This exploration into an artistic creation has been very different than my usual design loop. I started with a problem of “make something”, which in itself is a much different jumping off point than I’m used to. What’s more, even once I figured out what I was going to try to make, I didn’t really know how it was going to be done, I just started. As I put certain parts together, others were discovered and eventually I had the entire picture in my head. This worked well in the sense of incorporating a timeline, where I was allowing myself to fast track the build of my piece, but in the end I finished with a project that isn’t fully cohesive. It could be argued that “lack of cohesiveness”, or “disorder” itself is an aesthetic, but I’ll be honest, it wasn’t the one I set out to make. All in all, I would feel guilty calling this a complete success. Even so, the product is kind of fun and the idea can be really easily carried forward.
My idea started after seeing the head valve lying deep within the storage room of the Mechanical Engineering department. Weirdly, my first thought was, “that’s kind of cute” (weird because I was thinking that about a valve, a completely inanimate object). I realized pretty quickly that maybe an aesthetic of cute, specifically cute everyday objects is an interesting feeling. I decided to make a puppy out of old industrial parts, trying to combine that feeling with an aesthetic commonly explored in our class, something more industrial-esque. I quickly found another fun valve that could be used for a tail, and a piece of ducting to act as a body.
I saw at that point the allusion to one of my childhood favorite tv shows, Jimmy Neutron, in which the protagonist (Jimmy) has a robot dog he built named Goddard (there’s a picture of Jimmy and Goddard below).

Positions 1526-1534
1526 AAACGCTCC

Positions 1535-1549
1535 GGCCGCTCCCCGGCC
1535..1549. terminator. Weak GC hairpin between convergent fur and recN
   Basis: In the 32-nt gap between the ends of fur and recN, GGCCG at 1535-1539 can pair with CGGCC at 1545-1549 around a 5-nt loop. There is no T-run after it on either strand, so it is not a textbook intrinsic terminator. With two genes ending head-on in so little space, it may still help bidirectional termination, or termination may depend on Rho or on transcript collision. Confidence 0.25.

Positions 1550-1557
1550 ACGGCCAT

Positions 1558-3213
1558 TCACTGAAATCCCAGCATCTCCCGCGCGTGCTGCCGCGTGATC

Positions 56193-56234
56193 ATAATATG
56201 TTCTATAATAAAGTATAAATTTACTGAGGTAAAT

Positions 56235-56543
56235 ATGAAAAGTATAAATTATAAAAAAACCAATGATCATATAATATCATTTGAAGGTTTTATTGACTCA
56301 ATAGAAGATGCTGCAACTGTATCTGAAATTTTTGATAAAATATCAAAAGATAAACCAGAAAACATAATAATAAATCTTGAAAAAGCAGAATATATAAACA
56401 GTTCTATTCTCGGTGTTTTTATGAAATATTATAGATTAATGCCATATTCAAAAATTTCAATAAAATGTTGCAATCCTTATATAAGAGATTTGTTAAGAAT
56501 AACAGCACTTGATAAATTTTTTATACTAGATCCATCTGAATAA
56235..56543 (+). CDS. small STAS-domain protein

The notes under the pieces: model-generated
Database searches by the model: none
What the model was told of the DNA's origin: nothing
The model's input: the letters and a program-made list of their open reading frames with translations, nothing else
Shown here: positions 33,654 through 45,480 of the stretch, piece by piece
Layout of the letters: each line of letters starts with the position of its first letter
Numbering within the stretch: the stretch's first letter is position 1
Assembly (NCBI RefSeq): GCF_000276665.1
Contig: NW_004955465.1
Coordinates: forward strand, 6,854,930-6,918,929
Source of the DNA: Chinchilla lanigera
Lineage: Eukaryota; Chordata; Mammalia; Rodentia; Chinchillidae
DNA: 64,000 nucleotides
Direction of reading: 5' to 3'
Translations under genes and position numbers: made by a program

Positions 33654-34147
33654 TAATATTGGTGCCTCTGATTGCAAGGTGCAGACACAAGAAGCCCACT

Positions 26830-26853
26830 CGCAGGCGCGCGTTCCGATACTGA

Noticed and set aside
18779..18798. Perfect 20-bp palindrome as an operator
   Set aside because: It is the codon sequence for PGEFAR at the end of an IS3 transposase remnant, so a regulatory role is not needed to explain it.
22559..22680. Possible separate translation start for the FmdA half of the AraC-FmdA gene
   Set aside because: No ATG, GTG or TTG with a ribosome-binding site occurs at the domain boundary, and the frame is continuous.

I named my assortment of parts “Goddard” in honor of my childhood, hoping I would be able to evoke the same personality Jimmy was able to in the construction of his robotic companion.
I decide to start building, before having figured out what I am going to use for legs. Throughout this project, I wanted to use as few tools as possible, just to make the recycled theme feel more raw, less post-processed. For that reason, I didn’t cut the ducting (it wouldn’t have come out very good with a dremel and I didn’t want to use a bandsaw) leaving me with a wiener dog by necessity.
I first attached the head, which was actually fairly easy. I found another male-male nipple that could thread into the ducting, although the ducting wasn’t quite thick enough to hold a thread, so after drilling a hole I capped the other end with a similar pipe plug to hold it in place.
The mounting of the tail posed some difficulty, because the valve I had already had mounting holes built in, although they wouldn’t mount the valve at the right angle to mimic a tail. I entertained making a mating piece out of steel or aluminum for a while (I even had it made on CAD, see below), although again machining a piece from scratch kind of ruined the whole upcycling idea for me.
I went instead with a strange bolt-mounting scheme I thought might work. I really wasn’t sure about this actually, and so before I drilled any holes in the ducting I made a pretotype out of cardboard to see if I could potentially get two flat pieces to mount at an angle, and what I would need to do it. As it turned out, it would work fine, but I would need to slot the holes and use some spacers to hold the bolts in place.
I then drilled out some mounting holes and then dremeled them into slots, and the tail was mounted. Looking at just the upper part of Goddard, I thought he looked a little bare but overall kind of fun. I had found the legs at this point as well, 4 old suspension springs.
I’ll pause here for a moment and step back to talk about one of the difficulties in this design. I was using all hand tools to drill holes and slots into a steel cylinder, trying to be as accurate as possible along the entire length with only a pair of calipers and a pair of eyeballs. Mounting anything precisely was a huge difficulty; mounting these springs was another animal entirely. I had laid out a strip of tape laterally along the entire cylinder to serve as a centerline, although even that was never measured, only estimated.